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Joachim Sauerborn – One of the best experts on this subject based on the ideXlab platform.

  • Mineral Nutrition of Abaca (Musa textilis Née) Planted under Coconut and Rainforestation Production Systems
    Annals of Tropical Research, 2016
    Co-Authors: Marlito Bande, Victor Asio, Joachim Sauerborn, Volker Römheld
    Abstract:

    The allocation of nutrients within the Abaca plant is of interest, as it determines the amounts which may be removed from the farm, returned to the soil in dead plant part, and available for re-translocation to subsequent generations of suckers. Hence, the study was conducted to investigate the level of nutrition among Abaca plants grown under diversified multi-strata agroecosystems and to understand the pattern of Abaca nutrient uptake planted under coconut and Rainforestation production systems. The allocation of nutrients within the Abaca plant is of interest, as it determines the amounts which may be removed from the farm, returned to the soil in dead plant part, and available for re-translocation to subsequent generations of suckers. Hence, the study was conducted to investigate the level of nutrition among Abaca plants grown under diversified multi-strata agroecosystems and to understand the pattern of Abaca nutrient uptake planted under coconut and Rainforestation production systems. In the Abaca–coconut agroecosystem, results show that availability of macronutrients from different blocks demonstrates a high degree of significant differences (p≤0.01) within 0-30cm soil depth. These differences can be attributed to the history of land uses, farmer’s management practice and soil the type. On the other hand, it can be concluded that the trees planted under the Rainforestation system plays a significant role in the nutrient fluxes and the improvement of soil acidity. This is due to the fact that trees function as “nutrient-pumps”. Therefore, integrating Abaca under the Rainforestation system is a best option. Finally, it is not enough and safe to conclude that the low nutrient concentration in Abaca leaves is due to low nutrient in the soil concentration solution since the standard values for Abaca is still unknown. Thus, using the results for diagnosing nutrient deficiencies is insufficient.

  • Growth Performance of Abaca (Musa textilis Née) Integrated in Multi-strata Agroecosystems
    Annals of Tropical Research, 2016
    Co-Authors: Marlito Bande, Victor Asio, Joachim Sauerborn, Volker Römheld
    Abstract:

    Abaca is a shade loving crop with a good potential to be integrated into agroforestry systems that offer sources of income and prevent soil erosion. However, in integrating Abaca into multi-strata agroecosystems, one has to consider radiation interception and the efficiency with which radiation energy is used to produce photosynthates since play a crucial role in the growth of these tree-crop stands. Hence, this study investigate the best shade plant-Abaca d combination and its influence on light transmission ratio in relation to the Abaca’s morphological growth performance. The results revealed that the light intensity under the canopy shade of coconuts is sufficient for the growth of Abaca plants. On the other hand, Rainforestation (the planting of native tree species to rehabilitate degraded lands) appeared to be an effective approach in restoring the functions of an Abaca-based agroecosystem by improving soil quality suitable for the crop. Therefore, the tree-Abaca under the Rainforestation system was the best combination. However, the sustainability of both production system always lies s on the hands of the farmers, either to cut or harvest the trees or old coconut palms for lumber or to preserve them for ecological purposes by providing shade and wind breaks for the Abaca plants. Finally, due to high planting density in both types of Abaca-based agroecosystems, fertilizer application and the use of high quality planting materials are highly recommended. Likewise, topography and exposure to strong winds should be considered during site selection prior to Abaca-based production system development.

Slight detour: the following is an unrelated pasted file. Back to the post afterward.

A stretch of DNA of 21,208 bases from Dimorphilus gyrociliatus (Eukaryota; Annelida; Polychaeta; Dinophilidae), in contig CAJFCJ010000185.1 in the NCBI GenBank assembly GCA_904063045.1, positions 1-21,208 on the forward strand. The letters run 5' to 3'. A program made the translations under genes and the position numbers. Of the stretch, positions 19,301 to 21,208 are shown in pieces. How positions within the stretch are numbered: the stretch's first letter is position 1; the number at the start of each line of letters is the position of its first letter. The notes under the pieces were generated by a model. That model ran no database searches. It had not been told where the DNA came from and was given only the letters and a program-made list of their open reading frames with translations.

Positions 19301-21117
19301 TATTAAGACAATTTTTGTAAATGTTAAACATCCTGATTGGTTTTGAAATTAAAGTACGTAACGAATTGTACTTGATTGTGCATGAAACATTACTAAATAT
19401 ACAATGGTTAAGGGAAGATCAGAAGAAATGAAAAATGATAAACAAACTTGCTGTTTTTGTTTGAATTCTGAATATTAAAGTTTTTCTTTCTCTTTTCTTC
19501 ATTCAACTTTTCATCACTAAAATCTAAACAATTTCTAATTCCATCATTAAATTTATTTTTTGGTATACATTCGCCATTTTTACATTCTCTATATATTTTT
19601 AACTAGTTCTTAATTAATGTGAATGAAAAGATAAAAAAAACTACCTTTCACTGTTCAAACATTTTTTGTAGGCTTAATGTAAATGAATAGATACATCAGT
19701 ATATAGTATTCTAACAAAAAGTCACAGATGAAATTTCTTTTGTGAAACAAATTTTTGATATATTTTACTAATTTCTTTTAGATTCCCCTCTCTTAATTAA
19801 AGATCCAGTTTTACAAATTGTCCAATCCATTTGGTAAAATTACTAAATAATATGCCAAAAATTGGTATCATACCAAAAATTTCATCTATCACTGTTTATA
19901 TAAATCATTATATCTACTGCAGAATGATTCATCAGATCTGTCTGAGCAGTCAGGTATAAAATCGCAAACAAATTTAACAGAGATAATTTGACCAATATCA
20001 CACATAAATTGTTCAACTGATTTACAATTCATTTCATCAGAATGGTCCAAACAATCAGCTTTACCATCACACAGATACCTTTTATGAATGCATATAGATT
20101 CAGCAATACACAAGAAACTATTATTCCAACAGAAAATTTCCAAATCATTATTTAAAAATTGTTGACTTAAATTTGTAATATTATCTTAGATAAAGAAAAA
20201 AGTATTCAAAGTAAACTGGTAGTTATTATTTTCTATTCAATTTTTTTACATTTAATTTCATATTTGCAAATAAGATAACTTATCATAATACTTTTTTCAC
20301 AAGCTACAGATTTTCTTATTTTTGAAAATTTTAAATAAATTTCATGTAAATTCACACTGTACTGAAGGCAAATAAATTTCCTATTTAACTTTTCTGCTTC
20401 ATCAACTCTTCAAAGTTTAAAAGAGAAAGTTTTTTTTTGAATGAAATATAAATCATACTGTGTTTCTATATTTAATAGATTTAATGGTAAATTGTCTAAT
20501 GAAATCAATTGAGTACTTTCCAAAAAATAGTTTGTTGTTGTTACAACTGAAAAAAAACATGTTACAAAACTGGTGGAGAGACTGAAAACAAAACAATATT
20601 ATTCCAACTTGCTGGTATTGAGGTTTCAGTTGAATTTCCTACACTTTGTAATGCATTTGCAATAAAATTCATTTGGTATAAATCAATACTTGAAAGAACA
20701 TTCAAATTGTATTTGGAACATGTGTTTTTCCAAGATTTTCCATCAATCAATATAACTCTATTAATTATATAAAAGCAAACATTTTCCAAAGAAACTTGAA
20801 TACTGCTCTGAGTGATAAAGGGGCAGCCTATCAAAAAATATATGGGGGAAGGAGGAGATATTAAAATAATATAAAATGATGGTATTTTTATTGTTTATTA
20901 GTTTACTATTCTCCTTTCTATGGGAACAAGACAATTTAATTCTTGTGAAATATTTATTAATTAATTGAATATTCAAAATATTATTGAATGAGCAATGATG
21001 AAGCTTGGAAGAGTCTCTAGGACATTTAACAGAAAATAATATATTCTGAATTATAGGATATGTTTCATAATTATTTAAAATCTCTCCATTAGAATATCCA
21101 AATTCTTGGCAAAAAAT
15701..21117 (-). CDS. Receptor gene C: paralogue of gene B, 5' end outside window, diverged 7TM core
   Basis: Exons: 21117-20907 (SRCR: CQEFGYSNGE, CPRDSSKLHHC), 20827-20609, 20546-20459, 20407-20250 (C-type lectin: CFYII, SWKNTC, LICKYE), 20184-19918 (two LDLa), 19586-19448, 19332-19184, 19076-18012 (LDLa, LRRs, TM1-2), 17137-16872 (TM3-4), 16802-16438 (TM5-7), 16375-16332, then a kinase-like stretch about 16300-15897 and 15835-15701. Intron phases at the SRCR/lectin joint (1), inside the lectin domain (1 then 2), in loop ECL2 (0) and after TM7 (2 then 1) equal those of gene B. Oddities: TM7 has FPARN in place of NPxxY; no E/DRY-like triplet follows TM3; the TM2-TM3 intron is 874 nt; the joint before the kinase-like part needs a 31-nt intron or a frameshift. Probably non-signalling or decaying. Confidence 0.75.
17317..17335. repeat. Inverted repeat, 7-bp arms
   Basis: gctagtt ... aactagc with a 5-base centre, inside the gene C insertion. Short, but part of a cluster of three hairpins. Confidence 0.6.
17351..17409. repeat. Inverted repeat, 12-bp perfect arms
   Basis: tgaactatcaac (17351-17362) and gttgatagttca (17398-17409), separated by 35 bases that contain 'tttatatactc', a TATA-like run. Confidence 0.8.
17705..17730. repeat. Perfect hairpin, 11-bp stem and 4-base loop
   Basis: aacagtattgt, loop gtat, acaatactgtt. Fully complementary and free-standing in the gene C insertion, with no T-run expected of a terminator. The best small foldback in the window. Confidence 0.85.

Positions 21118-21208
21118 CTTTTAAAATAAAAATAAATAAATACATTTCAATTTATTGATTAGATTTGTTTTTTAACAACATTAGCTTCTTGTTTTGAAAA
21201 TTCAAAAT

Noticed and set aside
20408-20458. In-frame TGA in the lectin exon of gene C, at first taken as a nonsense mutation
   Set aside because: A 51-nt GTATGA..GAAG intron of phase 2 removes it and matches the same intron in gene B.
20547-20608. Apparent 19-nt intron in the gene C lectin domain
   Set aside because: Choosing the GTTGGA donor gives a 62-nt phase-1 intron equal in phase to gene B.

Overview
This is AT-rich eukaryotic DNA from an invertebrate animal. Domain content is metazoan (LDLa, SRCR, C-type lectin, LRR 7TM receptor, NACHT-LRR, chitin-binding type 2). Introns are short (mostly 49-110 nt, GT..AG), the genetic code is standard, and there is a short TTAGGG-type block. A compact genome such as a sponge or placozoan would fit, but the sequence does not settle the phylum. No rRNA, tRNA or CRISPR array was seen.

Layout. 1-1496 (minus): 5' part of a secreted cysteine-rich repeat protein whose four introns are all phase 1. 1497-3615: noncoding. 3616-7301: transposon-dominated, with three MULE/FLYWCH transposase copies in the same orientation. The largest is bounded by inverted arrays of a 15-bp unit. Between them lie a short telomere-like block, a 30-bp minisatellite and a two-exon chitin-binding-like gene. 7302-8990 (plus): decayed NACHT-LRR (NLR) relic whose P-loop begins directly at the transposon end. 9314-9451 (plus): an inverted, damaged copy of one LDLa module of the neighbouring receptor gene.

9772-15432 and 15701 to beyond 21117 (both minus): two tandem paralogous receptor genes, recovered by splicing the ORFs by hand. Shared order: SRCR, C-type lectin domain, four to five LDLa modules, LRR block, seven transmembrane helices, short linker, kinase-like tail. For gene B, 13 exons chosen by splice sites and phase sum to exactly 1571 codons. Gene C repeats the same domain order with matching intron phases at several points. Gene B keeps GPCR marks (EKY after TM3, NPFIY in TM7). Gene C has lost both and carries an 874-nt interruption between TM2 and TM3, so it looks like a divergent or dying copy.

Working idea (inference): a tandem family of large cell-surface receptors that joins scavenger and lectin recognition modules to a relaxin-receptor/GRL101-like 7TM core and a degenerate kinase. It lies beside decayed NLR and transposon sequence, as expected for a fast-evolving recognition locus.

• fiber yield and quality of Abaca musa textilis var laylay grown under different shade conditions water and nutrient management
    Industrial Crops and Products, 2013
    Co-Authors: Victor Asio, Marlito M. Bande, Jan Grenz, Joachim Sauerborn
    Abstract:

    Abstract The knowledge gap on the optimum light, nutrient and water requirements of Abaca to attain optimum yield and limited information on how these parameters affect fiber recovery and fiber quality under field conditions are very important for Abaca production and management. Light infiltration was reduced by 30%, 40%, and 50% of full sunlight using polypropylene shade nets. Irrigation was applied at a rate of 5 l plant −1  application −1  day −1 . Placement application of N, P 2 O 5 , K 2 O using complete fertilizer was done at 14 g plant −1  quarter −1 for the first six months and was increased to 40 g plant −1  quarter −1 for the next six months after planting. Results showed that Abaca planted under different light regimes showed that 50% shade had significantly ( p p Laylay ) to achieve an optimum machine stripped fiber yield of 135.04 ± 4.31 g plant −1 without affecting fiber quality for industrial purposes.

Marlito M. Bande – One of the best experts on this subject based on the ideXlab platform.

V M Manickavasagam – One of the best experts on this subject based on the ideXlab platform.

Hitoshi Takagi – One of the best experts on this subject based on the ideXlab platform.

Ana Gutierrez – One of the best experts on this subject based on the ideXlab platform.